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What Happens in the Kitchen: A Holiday Confession

By December 20, 2020April 26th, 2024No Comments

We humans like ‘perfect’—perfect hair, perfect weather, perfect kids, perfect WiFi, perfect cheese plates…

According to one website, the perfect cheese plate must have the following:

  1. Homemade wheat crackers…(Seriously?)
  2. Pickled grapes with walnuts…(why pickle poor little innocent grapes?)
  3. Dried apricots and cherry mostarda…(mos-what?)
  4. Toasted nuts and honey…(you mean Cheerios?)
  5. Cranberry licorice compote…(not my compote! What’s compote?)

Bottom-line: I’ll probably just have cheese on my cheese plate (and maybe a few Cheerios.) Definitely, not perfect.

There are, in fact, many things I’ve created in the kitchen that weren’t ‘perfect’ or to be honest, were complete flops.

Take my lumpy gravy or my petrified biscuits or my pièce de résistance, crock-pot sauerkraut meatloaf. The day I made crock-pot sauerkraut meatloaf the smell was so bad I had to open the windows. Thankfully, I wasn’t cited for air pollution or harming wildlife.

You would think after 50+ years in the kitchen I would just make messes and not mess up. However, a few weeks ago my hands were covered in sticky stubborn gunk. I was attempting to make a family Christmas favorite: Chocolate Peppermint Pretzels (without the peppermint.) I’d made the recipe dozens of times, but this time, I sorta ignored the directions.

I zapped the butter in the microwave instead of letting it soften naturally. I forgot to add the sugar (until I tasted the dough!) When I tried to roll a tablespoonful of dough into a 9-inch pencil-like rope (according to the directions which I finally followed), it disintegrated in my hands. I even warmed up the dough, thinking a change in temperature would magically correct my blundering.

Ha! Ha! Ha! Ha! Ha!

After one hour of futile activity, I wanted to toss the brown blob in the garbage, forget I’d messed up so badly, and never tell a soul. But I can’t stand waste or giving up. So I pulled out my rolling pin, found some cookie cutters, and transformed the blob into hearts, stars, bells, a cross—whatever I could get my gunky hands on. I even threw in a few cowboy boots, some ‘dog bones,’ a gingerbread man and a teapot, for fun. When the cookies had baked and cooled, I dunked each one in a decadent chocolate glaze.

Needless to say, the cookies weren’t perfect—some were unrecognizable, some were broken. The poor gingerbread man lost a leg en route from the pan to the cooling rack.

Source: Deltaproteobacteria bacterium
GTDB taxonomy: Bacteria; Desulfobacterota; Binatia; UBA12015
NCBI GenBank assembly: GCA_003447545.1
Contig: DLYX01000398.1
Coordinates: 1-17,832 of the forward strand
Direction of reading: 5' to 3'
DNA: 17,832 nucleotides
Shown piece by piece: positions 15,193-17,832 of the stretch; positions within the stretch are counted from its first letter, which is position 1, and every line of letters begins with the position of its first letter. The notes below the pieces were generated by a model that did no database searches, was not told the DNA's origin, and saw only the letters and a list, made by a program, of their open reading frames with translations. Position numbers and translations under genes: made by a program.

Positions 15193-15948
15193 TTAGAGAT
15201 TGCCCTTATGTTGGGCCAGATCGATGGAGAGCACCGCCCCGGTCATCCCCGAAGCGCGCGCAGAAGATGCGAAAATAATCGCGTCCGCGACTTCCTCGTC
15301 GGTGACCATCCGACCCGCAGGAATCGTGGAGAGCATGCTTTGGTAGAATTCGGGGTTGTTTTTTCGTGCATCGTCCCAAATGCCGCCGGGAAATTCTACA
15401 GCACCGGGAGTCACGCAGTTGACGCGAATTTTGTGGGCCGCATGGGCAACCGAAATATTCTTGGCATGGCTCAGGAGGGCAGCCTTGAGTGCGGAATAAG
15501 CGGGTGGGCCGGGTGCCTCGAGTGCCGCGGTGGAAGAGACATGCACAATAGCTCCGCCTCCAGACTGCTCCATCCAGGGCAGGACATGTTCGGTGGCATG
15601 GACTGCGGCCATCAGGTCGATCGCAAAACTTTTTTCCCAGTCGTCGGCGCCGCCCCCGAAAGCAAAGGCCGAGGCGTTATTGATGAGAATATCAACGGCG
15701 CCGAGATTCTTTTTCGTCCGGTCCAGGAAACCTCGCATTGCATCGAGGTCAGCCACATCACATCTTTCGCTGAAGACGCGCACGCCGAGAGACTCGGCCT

My time in the kitchen felt like a waste, a complete disaster, something I wanted to forget.

I messed up.


And to be honest, I’ve become one big sad angry anxious mess-up in 2020–just like that blob of cookie dough. Oh, every now and then I can cobble together some encouraging words, maybe weave some pretty sentences together, but deep down inside where it really counts, I’m still a mess-up. I didn’t start the year this way, though. In January, I was anticipating the birth of my third grandchild. Our sweet Molly arrived on Leap Day. One week later, the world started shutting down, and we were left, sitting at home, exiled from each other and ‘normal.’ Bad news became the ‘daily special,’ despair our midnight snack.

Truly, I hope I’m not such a mess-up in 2021. I’m not perfect. I’ll never be perfect while on this planet. but if there’s one thing I know, it’s this-I do have a perfect Savior, and it’s time I remembered that fact and got off the ‘the couch of hopelessness.’

Friends, here’s the official  GOOD NEWS of all time, pandemic-infested years included:

For God so love the world that He gave His one and only Son, Jesus Christ,

that whoever believes in Him shall not perish but have eternal life.

John 3:16


And here’s my 2021 prayer for you (and myself):

 May the God of hope fill you with all joy and peace as you trust in Him,

so that you may overflow with hope by the power of the Holy Spirit.

Romans 15:13


Until next time…





Author Joy Cleveland writes Small Town Contemporary Christian Romances that will warm your heart, feed your soul, and quite possibly tickle 'your funny bone.' A product of small town living, Joy strives to craft characters that feel like family and places that feel like home. Currently, she calls Iowa home. When she's not tapping computer keys, she's playing with grandkids, mowing grass, or chasing her dog. A lover of words, she's published short stories, plays for children, and quirky newsletters. "To Call My Own' is her first novel.

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